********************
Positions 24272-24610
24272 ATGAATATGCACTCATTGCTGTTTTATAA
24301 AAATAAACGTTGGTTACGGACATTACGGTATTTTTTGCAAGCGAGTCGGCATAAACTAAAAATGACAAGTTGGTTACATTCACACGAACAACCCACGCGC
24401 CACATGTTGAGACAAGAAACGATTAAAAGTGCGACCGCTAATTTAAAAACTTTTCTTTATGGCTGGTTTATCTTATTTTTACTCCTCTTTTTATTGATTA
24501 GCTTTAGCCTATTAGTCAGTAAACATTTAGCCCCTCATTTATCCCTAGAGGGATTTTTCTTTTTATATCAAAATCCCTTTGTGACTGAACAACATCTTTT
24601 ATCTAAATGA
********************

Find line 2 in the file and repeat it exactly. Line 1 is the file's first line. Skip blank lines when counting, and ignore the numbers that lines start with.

24272 ATGAATATGCACTCATTGCTGTTTTATAA